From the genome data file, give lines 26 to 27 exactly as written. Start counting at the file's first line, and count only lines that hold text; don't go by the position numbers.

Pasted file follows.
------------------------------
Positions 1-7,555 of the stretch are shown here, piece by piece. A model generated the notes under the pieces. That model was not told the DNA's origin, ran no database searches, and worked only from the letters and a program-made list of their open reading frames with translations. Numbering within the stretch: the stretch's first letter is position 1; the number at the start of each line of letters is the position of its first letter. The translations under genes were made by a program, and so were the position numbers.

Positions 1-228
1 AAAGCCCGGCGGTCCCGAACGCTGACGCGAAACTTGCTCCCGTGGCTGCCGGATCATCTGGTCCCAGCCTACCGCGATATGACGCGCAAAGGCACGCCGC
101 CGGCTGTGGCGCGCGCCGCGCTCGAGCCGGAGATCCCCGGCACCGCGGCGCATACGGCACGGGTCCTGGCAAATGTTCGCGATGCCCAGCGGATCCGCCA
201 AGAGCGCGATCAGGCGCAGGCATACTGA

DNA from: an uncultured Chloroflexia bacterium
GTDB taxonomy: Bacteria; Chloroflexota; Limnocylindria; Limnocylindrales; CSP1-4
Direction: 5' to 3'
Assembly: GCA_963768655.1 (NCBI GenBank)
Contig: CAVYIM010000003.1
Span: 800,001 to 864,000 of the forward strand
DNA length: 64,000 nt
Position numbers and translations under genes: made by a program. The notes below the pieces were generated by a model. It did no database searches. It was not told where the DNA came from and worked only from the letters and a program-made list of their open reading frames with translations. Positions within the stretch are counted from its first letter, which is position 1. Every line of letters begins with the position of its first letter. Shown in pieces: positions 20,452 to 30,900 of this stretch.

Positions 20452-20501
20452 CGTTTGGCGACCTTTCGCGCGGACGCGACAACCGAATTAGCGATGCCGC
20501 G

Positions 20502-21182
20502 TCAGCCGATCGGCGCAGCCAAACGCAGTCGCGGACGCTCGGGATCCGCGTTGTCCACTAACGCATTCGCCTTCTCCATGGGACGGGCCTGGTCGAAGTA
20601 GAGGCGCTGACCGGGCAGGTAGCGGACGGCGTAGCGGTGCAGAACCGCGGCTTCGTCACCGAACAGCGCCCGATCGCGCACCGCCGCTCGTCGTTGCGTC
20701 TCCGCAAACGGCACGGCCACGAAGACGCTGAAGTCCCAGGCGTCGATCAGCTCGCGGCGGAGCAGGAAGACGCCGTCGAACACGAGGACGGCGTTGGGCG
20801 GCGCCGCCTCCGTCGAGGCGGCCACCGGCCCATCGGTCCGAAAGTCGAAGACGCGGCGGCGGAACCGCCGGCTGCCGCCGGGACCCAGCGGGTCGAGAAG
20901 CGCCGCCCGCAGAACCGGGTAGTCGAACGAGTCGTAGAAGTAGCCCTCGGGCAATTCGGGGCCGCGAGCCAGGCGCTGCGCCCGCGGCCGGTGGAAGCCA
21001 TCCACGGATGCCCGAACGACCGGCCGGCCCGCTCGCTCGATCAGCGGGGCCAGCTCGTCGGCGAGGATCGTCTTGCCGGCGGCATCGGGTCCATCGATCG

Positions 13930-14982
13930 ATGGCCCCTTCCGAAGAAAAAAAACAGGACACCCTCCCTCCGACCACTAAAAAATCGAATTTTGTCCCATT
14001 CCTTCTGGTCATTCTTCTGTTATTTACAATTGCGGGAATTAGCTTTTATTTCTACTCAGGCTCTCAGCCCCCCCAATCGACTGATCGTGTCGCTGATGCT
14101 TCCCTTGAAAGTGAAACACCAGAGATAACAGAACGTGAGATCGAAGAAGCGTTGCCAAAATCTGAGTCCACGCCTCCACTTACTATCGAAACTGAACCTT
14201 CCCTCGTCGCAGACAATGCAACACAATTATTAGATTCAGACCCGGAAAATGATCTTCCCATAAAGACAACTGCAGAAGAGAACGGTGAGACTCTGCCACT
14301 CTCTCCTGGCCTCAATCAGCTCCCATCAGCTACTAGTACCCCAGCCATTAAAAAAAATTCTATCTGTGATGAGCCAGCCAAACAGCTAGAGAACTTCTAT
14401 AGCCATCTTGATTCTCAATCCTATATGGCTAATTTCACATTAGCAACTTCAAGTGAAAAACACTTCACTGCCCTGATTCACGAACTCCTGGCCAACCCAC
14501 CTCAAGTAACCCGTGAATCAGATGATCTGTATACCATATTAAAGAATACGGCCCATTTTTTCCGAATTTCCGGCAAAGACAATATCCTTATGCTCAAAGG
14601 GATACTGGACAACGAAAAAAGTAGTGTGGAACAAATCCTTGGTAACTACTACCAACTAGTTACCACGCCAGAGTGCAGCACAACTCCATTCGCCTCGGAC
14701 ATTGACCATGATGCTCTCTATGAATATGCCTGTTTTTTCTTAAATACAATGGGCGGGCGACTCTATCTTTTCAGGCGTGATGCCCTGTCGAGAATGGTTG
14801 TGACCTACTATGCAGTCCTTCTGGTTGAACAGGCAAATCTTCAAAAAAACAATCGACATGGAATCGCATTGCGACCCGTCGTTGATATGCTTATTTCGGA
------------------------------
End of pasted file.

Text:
14001 CCTTCTGGTCATTCTTCTGTTATTTACAATTGCGGGAATTAGCTTTTATTTCTACTCAGGCTCTCAGCCCCCCCAATCGACTGATCGTGTCGCTGATGCT
14101 TCCCTTGAAAGTGAAACACCAGAGATAACAGAACGTGAGATCGAAGAAGCGTTGCCAAAATCTGAGTCCACGCCTCCACTTACTATCGAAACTGAACCTT